The collages are bright, varied, and imaginative. Their borders range from combinations of fish and triangles to sunsets, stars, and stripes - each with its own special meanings for the artists and their families. Central to the collage are photos of the artists, their families, and drawings which help to explain the family and its origins.
This book would make a wonderful resource for students beginning an exploration of First Nations culture. These students whose work fill these pages were inspired by Cree artist George Littlechild who facilitated workshops and inspired them with a collage of his own ancestors. Perhaps, with a little digging in their own region young people could find other Aboriginal artists to inspire them. School librarians would do well to ensure that a copy of We Are All Related is in their libraries where it will interest students and inspire teachers.
S.A.M McCue worked as a library consultant for the Cree School Board of James Bay from 1983-88.
Janet Lunn and Christopher Moore. Illustrated by Alan Daniel.
Toronto (ON): Lester Publishing and Key Porter Books, 1996. 320pp., paper, $29.95.
ISBN 1-895555-88-4. CIP.
Grades 6 - 8 / Ages 11 - 13.
Review by Caroline Thomson.
The Story of Canada begins with stories of the first people in what is now Canada; it ends in our very recent past. The middle is made up of just about everything in between. Stories about the people who crossed the Bering land bridge thousands of years ago, to Lucien Bouchard resigning from Federal politics to become Premier of Quebec. The authors present many of the dramatic turning points in Canadian history and the story is enhanced with folktales, myths and anecdotes.
The authors are well suited to the task: Janet Lunn is a well known and respected Canadian writer for children who has won several awards for her work. Christopher Moore is an historian and writer who specializes in presenting history to general audiences. He is also the co-author of The Illustrated History of Canada. Alan Daniel, the well-known illustrator, adds his vivid illustrations throughout the book greatly enhancing its appeal.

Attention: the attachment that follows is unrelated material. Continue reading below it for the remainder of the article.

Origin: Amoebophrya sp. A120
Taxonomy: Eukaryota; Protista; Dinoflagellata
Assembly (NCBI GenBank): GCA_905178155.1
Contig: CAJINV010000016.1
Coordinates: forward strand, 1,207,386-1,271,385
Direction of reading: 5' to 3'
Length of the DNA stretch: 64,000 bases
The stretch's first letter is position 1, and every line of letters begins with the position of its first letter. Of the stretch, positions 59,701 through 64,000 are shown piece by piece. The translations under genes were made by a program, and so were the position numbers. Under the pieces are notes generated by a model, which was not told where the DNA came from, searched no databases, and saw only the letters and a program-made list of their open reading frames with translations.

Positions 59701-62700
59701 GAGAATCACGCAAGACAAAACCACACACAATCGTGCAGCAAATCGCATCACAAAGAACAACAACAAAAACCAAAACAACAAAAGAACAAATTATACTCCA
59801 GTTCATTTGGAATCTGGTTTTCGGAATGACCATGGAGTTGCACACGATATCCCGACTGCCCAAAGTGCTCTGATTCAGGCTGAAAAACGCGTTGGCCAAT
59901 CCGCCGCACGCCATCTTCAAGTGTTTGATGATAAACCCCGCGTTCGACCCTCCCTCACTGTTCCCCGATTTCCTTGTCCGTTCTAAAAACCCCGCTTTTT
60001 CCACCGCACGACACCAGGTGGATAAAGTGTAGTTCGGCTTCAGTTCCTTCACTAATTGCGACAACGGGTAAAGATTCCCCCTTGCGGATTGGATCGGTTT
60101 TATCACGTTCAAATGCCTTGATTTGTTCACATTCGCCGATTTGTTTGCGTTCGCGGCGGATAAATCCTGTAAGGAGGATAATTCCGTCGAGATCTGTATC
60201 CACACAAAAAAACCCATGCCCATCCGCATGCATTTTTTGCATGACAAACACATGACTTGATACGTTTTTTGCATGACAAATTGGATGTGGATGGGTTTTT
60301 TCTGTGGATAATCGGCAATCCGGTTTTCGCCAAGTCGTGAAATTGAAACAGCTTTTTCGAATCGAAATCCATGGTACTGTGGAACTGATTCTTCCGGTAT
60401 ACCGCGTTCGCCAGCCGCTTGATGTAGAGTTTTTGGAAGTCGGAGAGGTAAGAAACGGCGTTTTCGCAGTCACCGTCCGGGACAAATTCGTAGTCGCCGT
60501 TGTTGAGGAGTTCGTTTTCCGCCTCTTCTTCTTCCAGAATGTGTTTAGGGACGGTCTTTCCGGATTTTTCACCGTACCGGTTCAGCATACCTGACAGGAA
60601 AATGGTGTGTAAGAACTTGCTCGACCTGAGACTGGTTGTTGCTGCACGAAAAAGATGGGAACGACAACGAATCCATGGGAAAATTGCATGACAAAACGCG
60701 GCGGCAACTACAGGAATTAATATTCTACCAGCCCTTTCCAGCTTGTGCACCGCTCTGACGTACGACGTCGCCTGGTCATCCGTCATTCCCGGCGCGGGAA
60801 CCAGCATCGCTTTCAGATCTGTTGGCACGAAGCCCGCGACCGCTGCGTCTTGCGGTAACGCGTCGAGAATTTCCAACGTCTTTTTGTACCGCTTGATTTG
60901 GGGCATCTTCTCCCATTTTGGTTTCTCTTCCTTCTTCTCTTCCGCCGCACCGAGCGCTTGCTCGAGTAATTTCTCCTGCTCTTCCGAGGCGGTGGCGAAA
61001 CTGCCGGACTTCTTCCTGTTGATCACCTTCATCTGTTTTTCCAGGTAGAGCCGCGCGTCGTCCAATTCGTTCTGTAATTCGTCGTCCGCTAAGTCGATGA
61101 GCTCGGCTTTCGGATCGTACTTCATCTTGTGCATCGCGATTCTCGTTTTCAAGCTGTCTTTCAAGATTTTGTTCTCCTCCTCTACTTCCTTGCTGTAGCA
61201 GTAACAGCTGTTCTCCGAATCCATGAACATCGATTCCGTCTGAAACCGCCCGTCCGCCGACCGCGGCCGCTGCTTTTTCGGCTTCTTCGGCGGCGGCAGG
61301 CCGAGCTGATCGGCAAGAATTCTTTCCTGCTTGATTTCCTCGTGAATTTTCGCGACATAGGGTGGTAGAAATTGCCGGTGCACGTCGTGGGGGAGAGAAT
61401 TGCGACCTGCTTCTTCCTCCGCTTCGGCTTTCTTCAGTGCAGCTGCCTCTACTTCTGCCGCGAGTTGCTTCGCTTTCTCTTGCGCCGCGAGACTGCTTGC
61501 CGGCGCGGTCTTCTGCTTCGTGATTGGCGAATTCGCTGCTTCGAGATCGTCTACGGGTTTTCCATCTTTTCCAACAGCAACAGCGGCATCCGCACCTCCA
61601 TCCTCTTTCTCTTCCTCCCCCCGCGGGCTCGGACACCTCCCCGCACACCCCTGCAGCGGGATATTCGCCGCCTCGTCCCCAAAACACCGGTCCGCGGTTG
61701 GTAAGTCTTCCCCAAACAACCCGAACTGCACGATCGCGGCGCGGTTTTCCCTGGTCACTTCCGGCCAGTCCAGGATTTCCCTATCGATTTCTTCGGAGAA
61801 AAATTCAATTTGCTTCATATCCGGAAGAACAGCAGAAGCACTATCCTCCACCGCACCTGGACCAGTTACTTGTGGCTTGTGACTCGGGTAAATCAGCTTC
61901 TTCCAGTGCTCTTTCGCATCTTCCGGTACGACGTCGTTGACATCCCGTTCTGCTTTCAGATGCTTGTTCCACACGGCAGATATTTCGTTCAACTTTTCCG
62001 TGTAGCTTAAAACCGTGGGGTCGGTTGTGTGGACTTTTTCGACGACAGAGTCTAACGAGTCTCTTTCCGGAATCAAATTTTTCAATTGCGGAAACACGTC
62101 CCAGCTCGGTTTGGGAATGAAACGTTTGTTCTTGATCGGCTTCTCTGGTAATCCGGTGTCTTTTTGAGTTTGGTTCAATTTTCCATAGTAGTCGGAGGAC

As the authors themselves note, no book has enough room for all the
stories of Canada; however, they have done an admirable job of covering the
multifaceted history of our country. This completely updated version
brings their coverage to 1996. They tell stories of humour, tragedy,
courage, daring and vision. There also seems to have been an effort to
bring more attention to the role of women, Natives and the common man, but
in doing so they do not exclude leaders and traditional heroes. Included
with the basic facts of history are anecdotes about individuals or events
that are often amusing and always interesting and informative. The
accounts of daily life scattered throughout the text enable the young
reader to imagine what their life might have been like had they lived during
Every page includes illustrations or photographs which help bring the stories alive. The authors used historical photographs, maps, paintings posters and cartoons, not to mention Alan Daniel's colourful and detailed illustrations. The book also includes a chronology and a detailed index.